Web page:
Monday, August 26, 2019

Glaser-Dirks DG-300 Elan, N300GG: Fatal accident occurred August 25, 2019 near Burnett Landing Airport (WN15), Wilkeson, Pierce County, Washington

The National Transportation Safety Board traveled to the scene of this accident.

Additional Participating Entity: 
Federal Aviation Administration / Flight Standards District Office; Seattle, Washington

Aviation Accident Preliminary Report - National Transportation Safety Board:

Location: Wilkeson, WA
Accident Number: WPR19FA241
Date & Time: 08/25/2019, 1500 PDT
Registration: N300GG
Aircraft: Glaser Dirks DG 300 ELAN
Injuries: 1 Fatal
Flight Conducted Under: Part 91: General Aviation - Personal 

On August 25, 2019, about 1500 Pacific daylight time, an experimental, amateur built Glaser Dirks DG 300 glider, N300GG, impacted the grass runway at Burnett Landing Airport (WN15), Wilkeson, Washington. The airline transport pilot was fatally injured. The glider received substantial damage to the empennage and fuselage. The glider was registered to the pilot who was operating it as a Title 14 Code of Federal Regulations Part 91 personal flight. Visual meteorological conditions prevailed along the route of flight about the time of the accident, and no flight plan was filed. The local flight originated at Bergseth Field Airport (WN76) at 1327.

According to multiple witnesses located at WN15, the glider arrived overhead at about 800 to 1,000 ft above ground level (agl), descending and circling left around the southern half of the airport. On the last circle, about 300 ft agl, the landing gear was seen coming down followed very quickly by the glider banking left to about 30-40o. The glider then struck three trees and rotated 270o while now descending in about a 75° nose-low attitude. The glider struck the grass runway nose first, rebounded up and back about 10 ft, then came to rest upright and listing on the left wing.

The accident site was a smooth, level portion of the approach end of runway 34. The glider came to rest oriented on a heading of 161°. All major components of the glider including shattered canopy acrylic, an oxygen bottle, and fiberglass shards were confined in a small debris field of about 30 ft by 30 ft. The empennage and about 23 inches of the tail cone broke away from the aft fuselage. The left wing displayed leading edge damage at about 145 inches inboard from the tip and displayed evidence of tree bark and pine needles embedded into the fiberglass.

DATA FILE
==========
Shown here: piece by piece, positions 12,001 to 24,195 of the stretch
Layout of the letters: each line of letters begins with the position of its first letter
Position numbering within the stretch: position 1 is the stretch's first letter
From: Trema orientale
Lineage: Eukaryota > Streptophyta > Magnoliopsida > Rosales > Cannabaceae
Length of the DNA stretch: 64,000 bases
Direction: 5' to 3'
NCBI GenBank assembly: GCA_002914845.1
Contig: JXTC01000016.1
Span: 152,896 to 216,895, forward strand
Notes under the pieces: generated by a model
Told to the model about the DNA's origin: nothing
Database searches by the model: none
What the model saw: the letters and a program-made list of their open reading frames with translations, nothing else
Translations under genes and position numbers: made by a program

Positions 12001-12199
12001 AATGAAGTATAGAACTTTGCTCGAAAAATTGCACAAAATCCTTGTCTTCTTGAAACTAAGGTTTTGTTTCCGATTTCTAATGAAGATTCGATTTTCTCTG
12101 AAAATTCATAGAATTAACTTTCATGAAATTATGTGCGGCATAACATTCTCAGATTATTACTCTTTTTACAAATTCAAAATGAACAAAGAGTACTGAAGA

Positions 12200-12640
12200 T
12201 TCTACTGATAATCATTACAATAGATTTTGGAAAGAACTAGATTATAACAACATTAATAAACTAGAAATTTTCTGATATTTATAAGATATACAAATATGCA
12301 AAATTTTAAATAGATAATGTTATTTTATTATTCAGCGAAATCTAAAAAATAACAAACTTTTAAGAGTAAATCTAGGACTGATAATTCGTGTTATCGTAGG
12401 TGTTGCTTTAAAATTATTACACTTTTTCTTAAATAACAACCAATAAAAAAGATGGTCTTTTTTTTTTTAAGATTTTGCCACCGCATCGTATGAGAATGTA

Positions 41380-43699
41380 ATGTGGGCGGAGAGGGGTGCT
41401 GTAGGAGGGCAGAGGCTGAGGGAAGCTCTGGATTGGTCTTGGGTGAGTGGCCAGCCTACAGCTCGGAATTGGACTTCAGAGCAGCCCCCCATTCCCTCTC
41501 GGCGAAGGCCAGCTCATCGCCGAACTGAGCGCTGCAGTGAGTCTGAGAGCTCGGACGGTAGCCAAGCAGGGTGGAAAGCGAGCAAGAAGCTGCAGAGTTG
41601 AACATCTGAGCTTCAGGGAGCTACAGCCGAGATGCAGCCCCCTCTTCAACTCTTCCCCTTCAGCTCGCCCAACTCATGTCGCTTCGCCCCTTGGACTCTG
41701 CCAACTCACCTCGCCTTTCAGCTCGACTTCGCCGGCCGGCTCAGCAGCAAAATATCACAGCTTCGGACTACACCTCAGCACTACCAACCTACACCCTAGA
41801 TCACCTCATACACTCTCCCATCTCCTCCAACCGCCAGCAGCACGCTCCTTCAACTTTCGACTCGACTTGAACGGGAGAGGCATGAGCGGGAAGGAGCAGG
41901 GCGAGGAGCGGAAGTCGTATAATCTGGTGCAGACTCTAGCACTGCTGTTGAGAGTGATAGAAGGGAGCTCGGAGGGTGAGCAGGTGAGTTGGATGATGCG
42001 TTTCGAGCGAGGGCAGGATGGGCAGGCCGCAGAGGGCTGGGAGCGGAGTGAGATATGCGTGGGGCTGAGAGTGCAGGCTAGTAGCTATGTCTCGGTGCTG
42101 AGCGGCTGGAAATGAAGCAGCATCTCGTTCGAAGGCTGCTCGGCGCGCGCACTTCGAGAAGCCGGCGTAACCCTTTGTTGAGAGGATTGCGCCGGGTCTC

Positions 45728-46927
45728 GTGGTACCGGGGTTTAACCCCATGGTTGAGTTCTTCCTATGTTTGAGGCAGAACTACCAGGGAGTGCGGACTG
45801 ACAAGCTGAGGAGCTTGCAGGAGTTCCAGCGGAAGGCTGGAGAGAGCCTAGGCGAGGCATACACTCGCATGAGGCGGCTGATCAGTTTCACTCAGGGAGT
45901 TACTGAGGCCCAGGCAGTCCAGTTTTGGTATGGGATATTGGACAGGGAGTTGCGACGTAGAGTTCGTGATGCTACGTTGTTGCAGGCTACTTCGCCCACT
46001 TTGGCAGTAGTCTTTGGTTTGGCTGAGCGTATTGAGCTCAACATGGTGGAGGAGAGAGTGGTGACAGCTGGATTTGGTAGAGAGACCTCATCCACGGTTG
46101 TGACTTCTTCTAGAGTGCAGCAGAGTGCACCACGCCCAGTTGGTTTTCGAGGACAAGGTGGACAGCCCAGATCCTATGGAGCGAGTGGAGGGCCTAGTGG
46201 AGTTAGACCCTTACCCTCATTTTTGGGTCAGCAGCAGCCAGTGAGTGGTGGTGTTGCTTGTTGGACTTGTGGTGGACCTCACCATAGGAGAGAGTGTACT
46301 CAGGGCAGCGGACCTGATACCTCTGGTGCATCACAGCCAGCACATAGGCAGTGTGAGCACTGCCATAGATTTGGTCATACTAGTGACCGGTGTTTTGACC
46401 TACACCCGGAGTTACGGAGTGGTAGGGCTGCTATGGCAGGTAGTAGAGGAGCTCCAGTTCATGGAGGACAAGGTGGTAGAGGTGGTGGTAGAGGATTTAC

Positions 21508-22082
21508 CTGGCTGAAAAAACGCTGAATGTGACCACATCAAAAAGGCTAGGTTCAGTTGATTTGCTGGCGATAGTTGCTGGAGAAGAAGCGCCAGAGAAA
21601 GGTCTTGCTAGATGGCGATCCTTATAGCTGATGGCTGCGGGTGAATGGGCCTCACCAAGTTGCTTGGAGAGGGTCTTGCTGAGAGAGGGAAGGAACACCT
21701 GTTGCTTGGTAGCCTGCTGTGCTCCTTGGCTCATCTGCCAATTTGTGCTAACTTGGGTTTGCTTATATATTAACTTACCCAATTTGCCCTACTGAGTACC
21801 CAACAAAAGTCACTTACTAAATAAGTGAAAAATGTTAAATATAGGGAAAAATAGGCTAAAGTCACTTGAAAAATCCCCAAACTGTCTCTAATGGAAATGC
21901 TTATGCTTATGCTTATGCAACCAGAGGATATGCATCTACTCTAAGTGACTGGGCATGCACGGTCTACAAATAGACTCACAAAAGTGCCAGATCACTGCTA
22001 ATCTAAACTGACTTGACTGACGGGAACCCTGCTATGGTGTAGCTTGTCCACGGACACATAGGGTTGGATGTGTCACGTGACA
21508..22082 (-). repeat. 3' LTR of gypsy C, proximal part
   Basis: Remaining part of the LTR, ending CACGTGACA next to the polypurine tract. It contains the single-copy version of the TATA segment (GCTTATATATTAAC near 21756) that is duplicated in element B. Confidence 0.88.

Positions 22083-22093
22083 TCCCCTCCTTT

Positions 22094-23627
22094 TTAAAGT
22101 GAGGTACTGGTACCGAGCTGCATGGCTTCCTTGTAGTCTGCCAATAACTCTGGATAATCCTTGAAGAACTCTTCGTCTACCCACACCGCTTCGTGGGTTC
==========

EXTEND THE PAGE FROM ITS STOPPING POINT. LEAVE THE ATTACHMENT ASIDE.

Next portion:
The glider was relocated to a secure facility for further examination.

Aircraft and Owner/Operator Information

Aircraft Make: Glaser Dirks
Registration: N300GG
Model/Series: DG 300 ELAN No Series
Aircraft Category: Glider
Amateur Built: No
Operator: On file
Operating Certificate(s) Held: None

Meteorological Information and Flight Plan

Conditions at Accident Site:
Condition of Light:
Observation Facility, Elevation:
Observation Time:
Distance from Accident Site:
Temperature/Dew Point:
Lowest Cloud Condition:
Wind Speed/Gusts, Direction:
Lowest Ceiling:
Altimeter Setting:
Type of Flight Plan Filed:
Departure Point: Enumclaw, WA (WN76)
Destination: Enumclaw, WA (WN76) 

Wreckage and Impact Information

Crew Injuries: 1 Fatal
Aircraft Damage: Substantial
Passenger Injuries: N/A
Aircraft Fire: None
Ground Injuries: N/A
Aircraft Explosion: None
Total Injuries: 1 Fatal
Latitude, Longitude: 47.129167, -122.055833

Those who may have information that might be relevant to the National Transportation Safety Board investigation may contact them by email, and any friends and family who want to contact investigators about the accident should email

A 71-year-old Yelm man has been identified as the pilot of a glider who was killed in a crash near Buckley on August 25th.

John Michael Cook’s glider crashed at about 3 p.m. that day near the 28000 block of 147nd Street East, according to a social media post by East Pierce Fire and Rescue.

Cook was transported to Tacoma General Hospital where he later died.

1 comment:

  1. Bad news. Looking at the pix reminds my why I don't like glass. Efficient? Yes. Crash worthy? Not so much.